In the words of the great economist and engineer Seymour Melman, we live in a "permanent war economy." Since the end of World War II, the federal government has spent more than half its tax dollars on past, current and future military operations. It is the largest single sustaining activity of the government. Melman pointed out 25 years ago that, at the time, the Pentagon was paying for 37,000 industrial firms, which oversaw over 100,000 subcontractors. Then and now, Pentagon contracts come with 1) guaranteed profits (because the products are typically sold before they are produced); 2) institutionalized cost-escalation (cost overruns are business-as-usual); and 3) products that are neither goods nor services the citizenry produces and consumes. Balance sheet calculations are not relevant to weapons manufacturers and military corporations. The Pentagon is not playing by the economic rules of producing goods, selling them for a profit, then using the profit for further investment and production. The managers at the Pentagon know their financial capital — American's taxes — is a cash cow waiting to be milked.
Or should we say bilked? American's hand over their hard-earned dollars to the deciders in Washington who protect the permanent war economy. The military industrial complex has tentacle that spread throughout the Congressional districts in the country. Military installations, private contractors and weapons manufacturers employ people to build cluster bombs, unnecessary war planes, naval destroyers, the next generation of nuclear weapons, "kill vehicles" for space missiles, and more efficient spy satellites. Congress continues to appropriate funds to create weapons systems that range from being obsolete, to those having no hope of ever functioning, to those promising to kill more efficiently, to those promising to allow the U.S. to be the "Masters of Space" through military domination by space-based weapons.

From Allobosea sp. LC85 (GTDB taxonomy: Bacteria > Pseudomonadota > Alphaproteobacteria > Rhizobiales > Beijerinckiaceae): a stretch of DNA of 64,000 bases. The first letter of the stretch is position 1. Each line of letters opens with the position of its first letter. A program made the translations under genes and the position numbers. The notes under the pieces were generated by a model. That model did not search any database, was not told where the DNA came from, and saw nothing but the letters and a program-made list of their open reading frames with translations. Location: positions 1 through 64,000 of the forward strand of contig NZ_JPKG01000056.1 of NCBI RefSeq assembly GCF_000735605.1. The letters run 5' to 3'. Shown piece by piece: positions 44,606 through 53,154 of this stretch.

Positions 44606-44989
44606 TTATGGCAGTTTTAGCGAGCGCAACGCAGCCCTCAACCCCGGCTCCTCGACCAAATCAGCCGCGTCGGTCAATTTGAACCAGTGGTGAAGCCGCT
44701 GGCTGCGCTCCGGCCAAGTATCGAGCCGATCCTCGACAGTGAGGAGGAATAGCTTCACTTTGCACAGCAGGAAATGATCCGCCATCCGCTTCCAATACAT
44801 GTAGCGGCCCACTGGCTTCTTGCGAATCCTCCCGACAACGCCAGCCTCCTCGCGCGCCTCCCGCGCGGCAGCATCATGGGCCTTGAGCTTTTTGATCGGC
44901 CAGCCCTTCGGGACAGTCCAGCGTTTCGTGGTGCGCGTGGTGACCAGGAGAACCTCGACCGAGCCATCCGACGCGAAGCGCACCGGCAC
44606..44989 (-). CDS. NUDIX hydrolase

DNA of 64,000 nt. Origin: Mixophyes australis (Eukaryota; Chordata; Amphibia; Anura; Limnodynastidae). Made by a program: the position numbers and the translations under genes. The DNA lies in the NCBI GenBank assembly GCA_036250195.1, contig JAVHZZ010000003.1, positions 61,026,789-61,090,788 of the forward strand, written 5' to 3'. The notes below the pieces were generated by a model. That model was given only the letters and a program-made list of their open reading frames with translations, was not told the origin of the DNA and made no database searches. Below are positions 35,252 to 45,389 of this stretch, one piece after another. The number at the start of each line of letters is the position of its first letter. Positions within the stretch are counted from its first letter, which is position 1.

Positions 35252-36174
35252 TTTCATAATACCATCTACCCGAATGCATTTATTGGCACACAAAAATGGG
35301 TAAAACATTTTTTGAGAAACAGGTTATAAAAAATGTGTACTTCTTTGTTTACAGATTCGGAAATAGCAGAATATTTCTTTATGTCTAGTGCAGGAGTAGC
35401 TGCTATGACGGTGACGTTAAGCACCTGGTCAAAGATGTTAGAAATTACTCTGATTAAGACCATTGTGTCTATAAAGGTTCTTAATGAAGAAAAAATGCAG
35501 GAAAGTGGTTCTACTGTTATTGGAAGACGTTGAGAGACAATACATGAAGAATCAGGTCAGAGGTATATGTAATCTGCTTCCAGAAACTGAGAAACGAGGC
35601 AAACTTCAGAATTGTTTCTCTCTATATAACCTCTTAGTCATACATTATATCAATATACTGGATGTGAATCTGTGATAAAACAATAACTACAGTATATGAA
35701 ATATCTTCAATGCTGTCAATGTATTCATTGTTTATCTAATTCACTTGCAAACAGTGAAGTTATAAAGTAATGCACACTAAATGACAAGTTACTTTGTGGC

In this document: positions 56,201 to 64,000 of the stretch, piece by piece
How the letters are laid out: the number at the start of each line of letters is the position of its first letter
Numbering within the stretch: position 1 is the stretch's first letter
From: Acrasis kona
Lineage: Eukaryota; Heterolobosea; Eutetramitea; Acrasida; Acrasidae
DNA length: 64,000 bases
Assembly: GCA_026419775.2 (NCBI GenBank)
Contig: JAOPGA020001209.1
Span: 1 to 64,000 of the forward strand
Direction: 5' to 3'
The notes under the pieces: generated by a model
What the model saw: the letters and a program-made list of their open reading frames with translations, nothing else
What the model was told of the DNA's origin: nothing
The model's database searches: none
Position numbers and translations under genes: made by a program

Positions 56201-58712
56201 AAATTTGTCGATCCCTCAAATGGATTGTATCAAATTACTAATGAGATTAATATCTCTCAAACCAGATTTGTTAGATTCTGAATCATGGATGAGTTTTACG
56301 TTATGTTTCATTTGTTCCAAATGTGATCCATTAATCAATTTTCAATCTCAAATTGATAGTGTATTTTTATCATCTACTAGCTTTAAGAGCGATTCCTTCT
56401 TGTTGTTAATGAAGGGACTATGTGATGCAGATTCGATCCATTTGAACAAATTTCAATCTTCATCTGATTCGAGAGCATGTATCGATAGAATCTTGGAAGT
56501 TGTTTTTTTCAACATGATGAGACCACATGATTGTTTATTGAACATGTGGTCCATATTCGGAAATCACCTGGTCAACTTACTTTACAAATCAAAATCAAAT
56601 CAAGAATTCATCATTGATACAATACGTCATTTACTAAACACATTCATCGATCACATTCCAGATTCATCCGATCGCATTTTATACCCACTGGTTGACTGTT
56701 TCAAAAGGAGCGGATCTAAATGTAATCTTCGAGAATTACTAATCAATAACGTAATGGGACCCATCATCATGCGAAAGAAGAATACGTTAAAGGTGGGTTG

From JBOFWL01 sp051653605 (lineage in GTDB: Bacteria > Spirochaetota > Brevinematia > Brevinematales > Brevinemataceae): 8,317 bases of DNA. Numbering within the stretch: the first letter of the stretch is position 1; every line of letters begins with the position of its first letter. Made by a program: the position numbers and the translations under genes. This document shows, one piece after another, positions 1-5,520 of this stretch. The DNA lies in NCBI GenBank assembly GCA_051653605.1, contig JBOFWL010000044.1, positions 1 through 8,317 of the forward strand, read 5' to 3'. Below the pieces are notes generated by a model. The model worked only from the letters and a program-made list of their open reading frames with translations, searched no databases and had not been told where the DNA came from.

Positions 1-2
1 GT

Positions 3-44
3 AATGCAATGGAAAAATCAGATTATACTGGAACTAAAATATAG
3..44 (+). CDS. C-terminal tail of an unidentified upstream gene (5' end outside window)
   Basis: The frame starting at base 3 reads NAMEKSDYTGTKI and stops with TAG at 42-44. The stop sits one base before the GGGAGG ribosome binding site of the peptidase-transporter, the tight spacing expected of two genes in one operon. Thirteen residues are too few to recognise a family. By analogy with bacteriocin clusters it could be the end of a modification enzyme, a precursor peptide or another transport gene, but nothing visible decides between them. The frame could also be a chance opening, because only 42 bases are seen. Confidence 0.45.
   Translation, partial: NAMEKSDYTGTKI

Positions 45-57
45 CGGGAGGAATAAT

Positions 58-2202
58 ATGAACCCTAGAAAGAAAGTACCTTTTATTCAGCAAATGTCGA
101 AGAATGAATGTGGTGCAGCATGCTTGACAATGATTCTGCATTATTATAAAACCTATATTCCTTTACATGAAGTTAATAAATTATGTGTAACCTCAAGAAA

This work often provides union jobs and health benefits (both of which are "endangered species" in America) and the false hope of job security. Local communities defend the jobs (if not the corporations) when there is a threat of loss, knowing that America has few other industrial jobs, and the service sector doesn't provide the same standard of living.